PHILADELPHIA Trade unions have taken their dispute with developers Michael and Matthew Pestronk to a new level, producing a sleek documentary that accuses the brothers of safety and health violations at their signature project, the unfinished Goldtex building.

The 20-minute documentary, unveiled Wednesday at a campaign-style event at the headquarters of electricians union Local 98, includes videos, photos, and interviews with two unidentified "undercover workers" at the job site, just north of Chinatown.

The documentary shows sheetrock walls splashed in mold, a diesel fuel line allegedly run through a trash chute, and an "undersized crane" used to hoist material to upper floors among other purported safety violations.

At one point, the video depicts a man scraping a ceiling while standing precariously on a bucket perched on scaffolding - a scene that drew guffaws from the large union crowd gathered for the viewing.

Local 98 leader John J. "Johnny Doc" Dougherty described the Pestronk brothers as committing "economic vandalism."

"This has to be stopped," he said.

The Pestronks, who do business as Post Bros., did not respond to the individual allegations, but released a statement calling them collectively "false and reckless."

"The labor union's 'Johnny Doc-umentary' should have been called 'Labor Gone Wild,' " the statement said. "It's nothing more than a video Hail Mary from a desperate group whose fearmongering is standing in the way of Philadelphia's real growth."

The brothers launched a rehab of the 10-story former factory into 163 apartments without an all-union workforce, the first major project to do so in the city in decades.

In March 2012, protesters organized by the Building Trades Council began picketing the site at 12th and Wood Streets, slowing deliveries and engaging in scuffles with workers. Two union members eventually were charged with assault, while the Pestronk brothers had to devise a ruse to sneak a crane onto the site.

The brothers started a website called to document the confrontations and rail against the unions.

They said Wednesday that they would create a section on the site devoted to posting documents on the progress of the building, including permits, air quality and mold testing reports, and tax, worker compensation, and insurance records.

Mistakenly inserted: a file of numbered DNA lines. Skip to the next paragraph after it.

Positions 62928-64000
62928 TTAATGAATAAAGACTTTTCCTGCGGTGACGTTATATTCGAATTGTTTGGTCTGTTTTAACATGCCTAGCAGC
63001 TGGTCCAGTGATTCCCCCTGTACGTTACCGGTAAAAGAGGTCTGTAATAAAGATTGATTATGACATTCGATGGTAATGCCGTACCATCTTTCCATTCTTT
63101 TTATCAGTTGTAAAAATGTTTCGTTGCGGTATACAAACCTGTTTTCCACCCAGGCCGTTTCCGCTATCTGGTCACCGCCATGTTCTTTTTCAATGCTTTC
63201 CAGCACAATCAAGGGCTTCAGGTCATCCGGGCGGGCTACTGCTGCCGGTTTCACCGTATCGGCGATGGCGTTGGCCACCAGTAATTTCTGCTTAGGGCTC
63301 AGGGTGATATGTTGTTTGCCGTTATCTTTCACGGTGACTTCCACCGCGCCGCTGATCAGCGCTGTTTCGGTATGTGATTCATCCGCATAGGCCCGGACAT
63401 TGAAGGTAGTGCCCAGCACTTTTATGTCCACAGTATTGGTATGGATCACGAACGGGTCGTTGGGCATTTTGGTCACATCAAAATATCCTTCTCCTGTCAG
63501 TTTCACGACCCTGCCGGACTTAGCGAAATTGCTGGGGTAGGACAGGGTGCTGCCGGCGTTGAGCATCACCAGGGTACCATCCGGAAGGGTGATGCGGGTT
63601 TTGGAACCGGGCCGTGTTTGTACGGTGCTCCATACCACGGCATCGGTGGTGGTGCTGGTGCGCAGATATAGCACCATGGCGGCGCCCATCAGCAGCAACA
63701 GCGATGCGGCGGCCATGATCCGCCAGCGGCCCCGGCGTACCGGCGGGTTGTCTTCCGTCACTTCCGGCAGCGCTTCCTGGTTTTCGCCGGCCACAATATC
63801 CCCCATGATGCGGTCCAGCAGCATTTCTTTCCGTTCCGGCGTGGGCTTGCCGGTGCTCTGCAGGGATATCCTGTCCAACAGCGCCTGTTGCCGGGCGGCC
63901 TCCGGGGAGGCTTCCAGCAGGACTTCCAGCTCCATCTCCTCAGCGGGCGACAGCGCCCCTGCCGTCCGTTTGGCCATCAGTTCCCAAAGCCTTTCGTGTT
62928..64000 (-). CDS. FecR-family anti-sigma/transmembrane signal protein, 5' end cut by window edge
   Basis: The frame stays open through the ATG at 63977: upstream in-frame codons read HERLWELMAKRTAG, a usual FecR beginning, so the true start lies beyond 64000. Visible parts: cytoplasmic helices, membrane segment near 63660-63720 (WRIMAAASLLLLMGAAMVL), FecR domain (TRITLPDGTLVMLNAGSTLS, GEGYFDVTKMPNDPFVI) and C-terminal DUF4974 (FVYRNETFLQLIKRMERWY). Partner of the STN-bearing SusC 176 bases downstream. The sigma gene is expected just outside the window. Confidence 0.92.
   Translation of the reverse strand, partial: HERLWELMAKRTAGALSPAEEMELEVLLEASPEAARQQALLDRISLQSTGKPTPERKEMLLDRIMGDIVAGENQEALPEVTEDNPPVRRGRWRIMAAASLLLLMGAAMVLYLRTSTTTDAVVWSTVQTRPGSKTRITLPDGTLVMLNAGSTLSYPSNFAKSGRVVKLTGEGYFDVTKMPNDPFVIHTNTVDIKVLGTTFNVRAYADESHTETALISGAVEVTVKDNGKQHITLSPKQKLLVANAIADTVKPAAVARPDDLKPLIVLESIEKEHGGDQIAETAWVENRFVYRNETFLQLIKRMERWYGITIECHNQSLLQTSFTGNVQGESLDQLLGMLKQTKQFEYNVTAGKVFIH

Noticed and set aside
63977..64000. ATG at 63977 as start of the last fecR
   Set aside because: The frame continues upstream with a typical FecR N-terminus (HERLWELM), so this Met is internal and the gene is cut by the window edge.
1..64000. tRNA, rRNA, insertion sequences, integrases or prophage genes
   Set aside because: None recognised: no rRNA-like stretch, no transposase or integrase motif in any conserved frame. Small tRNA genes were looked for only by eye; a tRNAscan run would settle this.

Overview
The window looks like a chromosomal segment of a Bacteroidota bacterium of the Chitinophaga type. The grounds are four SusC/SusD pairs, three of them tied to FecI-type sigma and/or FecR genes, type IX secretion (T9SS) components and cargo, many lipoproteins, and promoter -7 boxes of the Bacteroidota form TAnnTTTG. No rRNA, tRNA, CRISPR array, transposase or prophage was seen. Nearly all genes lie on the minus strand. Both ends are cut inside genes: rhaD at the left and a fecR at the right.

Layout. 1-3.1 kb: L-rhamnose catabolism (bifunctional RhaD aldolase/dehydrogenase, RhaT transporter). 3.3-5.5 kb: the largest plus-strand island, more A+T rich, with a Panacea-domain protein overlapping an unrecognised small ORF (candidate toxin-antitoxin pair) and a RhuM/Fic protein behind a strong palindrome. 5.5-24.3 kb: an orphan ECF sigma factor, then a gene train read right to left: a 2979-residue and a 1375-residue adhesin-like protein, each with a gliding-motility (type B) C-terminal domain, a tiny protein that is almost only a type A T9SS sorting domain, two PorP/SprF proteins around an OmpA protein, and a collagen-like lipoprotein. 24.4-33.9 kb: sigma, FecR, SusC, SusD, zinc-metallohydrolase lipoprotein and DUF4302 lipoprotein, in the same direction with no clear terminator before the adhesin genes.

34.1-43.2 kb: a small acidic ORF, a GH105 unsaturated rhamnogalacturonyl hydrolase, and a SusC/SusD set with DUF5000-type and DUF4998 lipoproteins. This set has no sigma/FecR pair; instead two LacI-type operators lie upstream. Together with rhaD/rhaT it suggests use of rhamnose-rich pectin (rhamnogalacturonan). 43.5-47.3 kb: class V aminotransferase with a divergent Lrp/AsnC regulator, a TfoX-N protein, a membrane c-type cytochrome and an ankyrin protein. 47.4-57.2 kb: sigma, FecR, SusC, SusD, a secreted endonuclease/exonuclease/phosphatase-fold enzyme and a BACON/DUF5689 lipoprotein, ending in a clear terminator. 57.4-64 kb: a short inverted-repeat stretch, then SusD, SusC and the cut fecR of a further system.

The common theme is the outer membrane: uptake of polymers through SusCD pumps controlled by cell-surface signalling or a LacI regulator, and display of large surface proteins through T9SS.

The documentary cites the June building collapse at 22d and Market Streets as an example of what can happen when nonunion crews perform substandard work. Six people died in that collapse, when an unsupported wall from a demolition site fell on a Salvation Army thrift store.

"A poorly constructed building is scarier than a poorly deconstructed building," Dougherty said. "And we all know what happened at 22d and Market."

The video also compares the Goldtex project with the union-built 35-story apartment tower at 2116 Chestnut St. Two officials from the Hunter Roberts Construction Group brag that the project was done ahead of schedule and without any safety violations.

But even union supporters acknowledge that many builders are cheering on the Pestronk brothers because of the city's high cost of labor. Many of the city's biggest projects can be built only with subsidies and tax incentives.

Michael Pestronk has said the Goldtex project would have cost an additional $10 million with an all-union workforce.

Councilman Mark Squilla, one of four Council members at the Local 98 event, said unions "get a bad rap" because of the costs of their workers.

"It's not too expensive," he said. "Construction and demolition are dangerous businesses and you need competent people doing it."